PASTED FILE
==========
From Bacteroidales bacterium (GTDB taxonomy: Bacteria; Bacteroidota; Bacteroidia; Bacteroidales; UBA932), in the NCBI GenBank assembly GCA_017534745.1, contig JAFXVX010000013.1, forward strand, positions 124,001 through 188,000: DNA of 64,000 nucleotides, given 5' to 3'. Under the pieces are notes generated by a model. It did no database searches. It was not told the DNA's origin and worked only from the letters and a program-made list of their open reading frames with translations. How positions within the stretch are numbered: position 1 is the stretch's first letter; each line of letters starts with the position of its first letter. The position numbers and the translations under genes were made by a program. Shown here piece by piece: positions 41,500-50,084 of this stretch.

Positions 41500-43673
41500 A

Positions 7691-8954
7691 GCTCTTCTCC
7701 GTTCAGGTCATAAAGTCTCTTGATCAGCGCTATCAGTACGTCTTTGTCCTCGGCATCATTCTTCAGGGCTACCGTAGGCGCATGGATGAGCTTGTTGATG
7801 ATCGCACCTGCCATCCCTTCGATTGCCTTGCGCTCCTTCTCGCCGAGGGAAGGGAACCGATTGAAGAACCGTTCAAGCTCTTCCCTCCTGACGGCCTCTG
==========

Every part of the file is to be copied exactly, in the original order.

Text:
From Bacteroidales bacterium (GTDB taxonomy: Bacteria; Bacteroidota; Bacteroidia; Bacteroidales; UBA932), in the NCBI GenBank assembly GCA_017534745.1, contig JAFXVX010000013.1, forward strand, positions 124,001 through 188,000: DNA of 64,000 nucleotides, given 5' to 3'. Under the pieces are notes generated by a model. It did no database searches. It was not told the DNA's origin and worked only from the letters and a program-made list of their open reading frames with translations. How positions within the stretch are numbered: position 1 is the stretch's first letter; each line of letters starts with the position of its first letter. The position numbers and the translations under genes were made by a program. Shown here piece by piece: positions 41,500-50,084 of this stretch.

Positions 41500-43673
41500 A

Positions 7691-8954
7691 GCTCTTCTCC
7701 GTTCAGGTCATAAAGTCTCTTGATCAGCGCTATCAGTACGTCTTTGTCCTCGGCATCATTCTTCAGGGCTACCGTAGGCGCATGGATGAGCTTGTTGATG
7801 ATCGCACCTGCCATCCCTTCGATTGCCTTGCGCTCCTTCTCGCCGAGGGAAGGGAACCGATTGAAGAACCGTTCAAGCTCTTCCCTCCTGACGGCCTCTG